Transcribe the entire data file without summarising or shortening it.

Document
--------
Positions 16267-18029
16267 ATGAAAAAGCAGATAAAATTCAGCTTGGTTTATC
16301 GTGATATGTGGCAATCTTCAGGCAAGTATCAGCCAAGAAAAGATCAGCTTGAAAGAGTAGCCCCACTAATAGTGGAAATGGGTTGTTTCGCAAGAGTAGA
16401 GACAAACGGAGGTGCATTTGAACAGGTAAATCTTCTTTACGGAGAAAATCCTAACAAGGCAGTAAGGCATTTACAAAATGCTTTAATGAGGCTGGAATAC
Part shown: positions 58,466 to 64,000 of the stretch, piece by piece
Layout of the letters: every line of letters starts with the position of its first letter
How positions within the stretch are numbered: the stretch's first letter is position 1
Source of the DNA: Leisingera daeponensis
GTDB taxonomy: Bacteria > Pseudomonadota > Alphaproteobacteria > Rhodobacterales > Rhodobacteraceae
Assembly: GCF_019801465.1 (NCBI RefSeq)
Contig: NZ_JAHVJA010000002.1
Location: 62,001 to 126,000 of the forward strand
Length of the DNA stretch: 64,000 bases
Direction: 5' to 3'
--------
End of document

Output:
Positions 16267-18029
16267 ATGAAAAAGCAGATAAAATTCAGCTTGGTTTATC
16301 GTGATATGTGGCAATCTTCAGGCAAGTATCAGCCAAGAAAAGATCAGCTTGAAAGAGTAGCCCCACTAATAGTGGAAATGGGTTGTTTCGCAAGAGTAGA
16401 GACAAACGGAGGTGCATTTGAACAGGTAAATCTTCTTTACGGAGAAAATCCTAACAAGGCAGTAAGGCATTTACAAAATGCTTTAATGAGGCTGGAATAC
Part shown: positions 58,466 to 64,000 of the stretch, piece by piece
Layout of the letters: every line of letters starts with the position of its first letter
How positions within the stretch are numbered: the stretch's first letter is position 1
Source of the DNA: Leisingera daeponensis
GTDB taxonomy: Bacteria > Pseudomonadota > Alphaproteobacteria > Rhodobacterales > Rhodobacteraceae
Assembly: GCF_019801465.1 (NCBI RefSeq)
Contig: NZ_JAHVJA010000002.1
Location: 62,001 to 126,000 of the forward strand
Length of the DNA stretch: 64,000 bases
Direction: 5' to 3'